Over the past few years, the "elite" quarterback debate has been beaten to death, but, what the heck, let's bring it back from the dead and focus on Seattle Seahawks signal-caller Russell Wilson.
Seriously, just read on—you won't gouge out your eyes.
The "elite" quarterback debate is inherently flawed because…we all have different definitions of "elite."
How much should stats be considered? Should it only be about statistics? How many "elite" quarterbacks should there be? The majority of us have come around on the idea that quarterback wins aren't exactly the best way to evaluate or judge a signal-caller, seeing as though football is the ultimate team game. But to some, wins and more importantly, Super Bowl titles matter.
Remember "you can't spell elite without Eli"? Yeah, that slogan was born after Eli Manning's second Super Bowl win over Tom Brady and the New England Patriots in February of 2012.
While I won't pretend I'm the omnipotent decider of who the elite quarterbacks are in the game today, I do have some numbers to throw your way regarding the opportunity Wilson has in front of him in Super Bowl XLVIII.
First things first—accuracy. It's the most foundational aspect of playing the position. Arm strengths differ. Some quarterbacks are courageous. Others are risk-averse.
But we can pretty much all agree that throwing the ball to the intended target and giving that target a reasonable chance to catch the football is vital to the quarterback position at any level.
Before this Super Bowl, in 32 regular season outings and four playoff games, Wilson has a Pro Football Focus Accuracy Percentage of 74.4.
("Accuracy Percentage accounts for dropped passes, throw aways, spiked balls, batted passes, and passes where the quarterback was hit while they threw the ball – factors that hurt the quarterback's completion percentage but don't help show how accurate they are. The formula: ((Completions + Drops) / (Attempts – Throw Aways – Spikes – Batted Passes – Hit As Thrown")
Although there's no gray area with completion percentage—catch or no catch?—Accuracy Percentage does a significantly better job determining a quarterback's accuracy.
To put that 74.4 into perspective, over that same time frame, Aaron Rodgers' AP is 79.8. Drew Brees comes in at 77.6. Peyton Manning's is 77.5 and Matt Ryan's has been an even 77.0. But Tom Brady's is only 73.1.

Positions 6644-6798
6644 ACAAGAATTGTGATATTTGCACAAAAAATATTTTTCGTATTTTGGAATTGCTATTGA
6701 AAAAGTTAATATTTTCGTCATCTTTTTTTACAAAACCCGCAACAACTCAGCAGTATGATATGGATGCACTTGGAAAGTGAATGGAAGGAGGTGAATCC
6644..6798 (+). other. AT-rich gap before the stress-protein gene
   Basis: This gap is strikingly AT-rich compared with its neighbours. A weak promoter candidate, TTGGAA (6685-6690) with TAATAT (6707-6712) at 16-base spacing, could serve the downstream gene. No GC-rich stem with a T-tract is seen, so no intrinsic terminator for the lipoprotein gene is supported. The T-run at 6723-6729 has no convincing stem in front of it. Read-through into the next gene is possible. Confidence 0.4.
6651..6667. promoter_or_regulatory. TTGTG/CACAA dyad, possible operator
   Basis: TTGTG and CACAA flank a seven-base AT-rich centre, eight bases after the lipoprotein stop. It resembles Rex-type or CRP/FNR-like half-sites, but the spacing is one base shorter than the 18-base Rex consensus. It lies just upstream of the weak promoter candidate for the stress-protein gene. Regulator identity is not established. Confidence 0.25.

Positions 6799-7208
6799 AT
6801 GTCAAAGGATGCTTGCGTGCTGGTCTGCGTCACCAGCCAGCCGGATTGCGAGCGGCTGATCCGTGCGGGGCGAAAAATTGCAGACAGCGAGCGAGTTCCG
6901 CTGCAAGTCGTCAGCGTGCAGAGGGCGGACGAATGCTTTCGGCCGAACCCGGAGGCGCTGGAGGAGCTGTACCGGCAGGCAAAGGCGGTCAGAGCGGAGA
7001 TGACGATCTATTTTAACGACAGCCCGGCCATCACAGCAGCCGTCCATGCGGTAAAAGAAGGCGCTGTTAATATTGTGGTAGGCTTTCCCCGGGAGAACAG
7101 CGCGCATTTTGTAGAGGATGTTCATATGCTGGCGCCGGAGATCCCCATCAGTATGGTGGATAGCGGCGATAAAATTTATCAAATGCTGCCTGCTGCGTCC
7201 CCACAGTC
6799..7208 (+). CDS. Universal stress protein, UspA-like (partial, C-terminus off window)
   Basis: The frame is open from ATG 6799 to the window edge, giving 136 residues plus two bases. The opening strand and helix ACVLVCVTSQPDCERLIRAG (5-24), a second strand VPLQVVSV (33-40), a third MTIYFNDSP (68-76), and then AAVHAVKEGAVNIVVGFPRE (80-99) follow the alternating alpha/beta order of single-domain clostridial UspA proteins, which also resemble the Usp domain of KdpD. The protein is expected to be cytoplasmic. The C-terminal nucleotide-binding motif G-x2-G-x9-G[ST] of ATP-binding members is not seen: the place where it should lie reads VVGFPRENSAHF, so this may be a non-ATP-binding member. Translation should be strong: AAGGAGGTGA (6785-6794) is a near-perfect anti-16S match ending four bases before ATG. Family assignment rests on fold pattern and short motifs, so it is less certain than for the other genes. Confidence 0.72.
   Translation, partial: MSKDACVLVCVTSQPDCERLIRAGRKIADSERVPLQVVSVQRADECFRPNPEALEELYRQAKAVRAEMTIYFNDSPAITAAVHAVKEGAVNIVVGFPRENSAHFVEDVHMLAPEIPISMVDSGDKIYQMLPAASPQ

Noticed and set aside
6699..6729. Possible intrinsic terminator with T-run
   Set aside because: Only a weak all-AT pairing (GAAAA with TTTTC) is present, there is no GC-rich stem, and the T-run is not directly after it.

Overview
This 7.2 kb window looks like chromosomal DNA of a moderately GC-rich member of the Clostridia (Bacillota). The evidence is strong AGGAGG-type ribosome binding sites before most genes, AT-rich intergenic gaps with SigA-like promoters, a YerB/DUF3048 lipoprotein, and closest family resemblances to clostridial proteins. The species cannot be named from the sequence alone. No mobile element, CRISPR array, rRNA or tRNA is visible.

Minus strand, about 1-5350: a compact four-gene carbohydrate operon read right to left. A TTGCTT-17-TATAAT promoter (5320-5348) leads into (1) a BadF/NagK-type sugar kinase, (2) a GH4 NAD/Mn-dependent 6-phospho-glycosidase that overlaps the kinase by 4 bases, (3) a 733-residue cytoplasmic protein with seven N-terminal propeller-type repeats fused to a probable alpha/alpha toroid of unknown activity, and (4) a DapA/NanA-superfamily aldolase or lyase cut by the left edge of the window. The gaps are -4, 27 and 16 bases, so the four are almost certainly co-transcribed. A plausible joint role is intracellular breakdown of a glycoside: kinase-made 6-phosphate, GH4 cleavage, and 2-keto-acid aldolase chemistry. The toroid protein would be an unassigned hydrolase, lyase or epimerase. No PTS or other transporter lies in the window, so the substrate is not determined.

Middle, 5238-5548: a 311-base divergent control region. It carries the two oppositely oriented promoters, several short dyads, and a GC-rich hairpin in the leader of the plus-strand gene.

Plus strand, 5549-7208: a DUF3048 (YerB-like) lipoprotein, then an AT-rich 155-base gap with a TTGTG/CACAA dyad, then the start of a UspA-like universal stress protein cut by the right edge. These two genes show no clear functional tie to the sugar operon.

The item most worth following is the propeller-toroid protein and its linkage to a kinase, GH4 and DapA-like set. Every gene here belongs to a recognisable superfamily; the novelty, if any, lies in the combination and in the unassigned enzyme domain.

Essentially, Wilson's been just below the "elite" level in terms of Accuracy Percentage; however, there's a caveat.
In 2012, Wilson's average depth of target was a robust 10.2 yards—higher than all the names listed above. Brady was the closest at 9.1 yards. This year, the aveage depth of target for Seattle's quarterback was higher than Rodgers, Brees, Manning, Ryan and Brady at 9.8 yards.
Heck, Ryan's aDOT was only 7.0 and Rodgers and Manning tied at 8.3.
Would Wilson's AP be higher if he were typically throwing it shorter?
Therefore, in the most vital aspect of playing quarterback, it's not ridiculous to argue Wilson as "elite."
Wilson's touchdown percentage in the 36 NFL games he's played since the Week 1 of 2012 is 6.18. Brady's is 4.5. Brees' is 6.0. Rodgers' is 6.38. Manning's is 7.25 with help from the greatest quarterbacking season in league history this year.
Wilson's interception percentage of 2.2 is higher than the aforementioned names, but not by much.
He hasn't had to be a 600-attempt gun-slinger in Seattle like Manning, Ryan, Brees and Brady have been in their respetive cities, but should we fault him for that?
While the strength of the team around Wilson shouldn't be totally disregarded, does an elite quarterback have to be the guy who masks flaws on a team that's not particularly well rounded?
I'm not sure if that's logical.
Is QB rating your thing?
If so, you'll like Wilson.
His regular season QB rating is 100.6, slightly below the ratings of Rodgers and Manning, just about even with Brees and considerably higher than Ryan and Brady since the start of 2012.
And if you're still stuck on wins, well, Wilson's 27-9 as a starter…which equates to win percentage of 75.
Here's his "average" game stat line: 16 for 25, 204.5 yards, 1.5 touchdowns, 0.55 interceptions and 32.5 rushing yards.
The last thing Wilson needs is, quite obviously, a Super Bowl ring to place on his finger like Manning, Brady, Brees and Rodgers.
Although I don't particularly agree with the notion that a quarterback can't be elite until he hoists the Vince Lombardi Trophy, many do. Like a lot of people.
So, based on his high-level accuracy, touchdown and interception efficiency, if Russell Wilson plays well in Super Bowl XLVIII—let's say he has his "average" game—and takes down Peyton Manning, who, remarkably, had the finest season of his illustrious career at 37, you can feel "safe" placing the Seattle Seahawks quarterback among the NFL's "elite."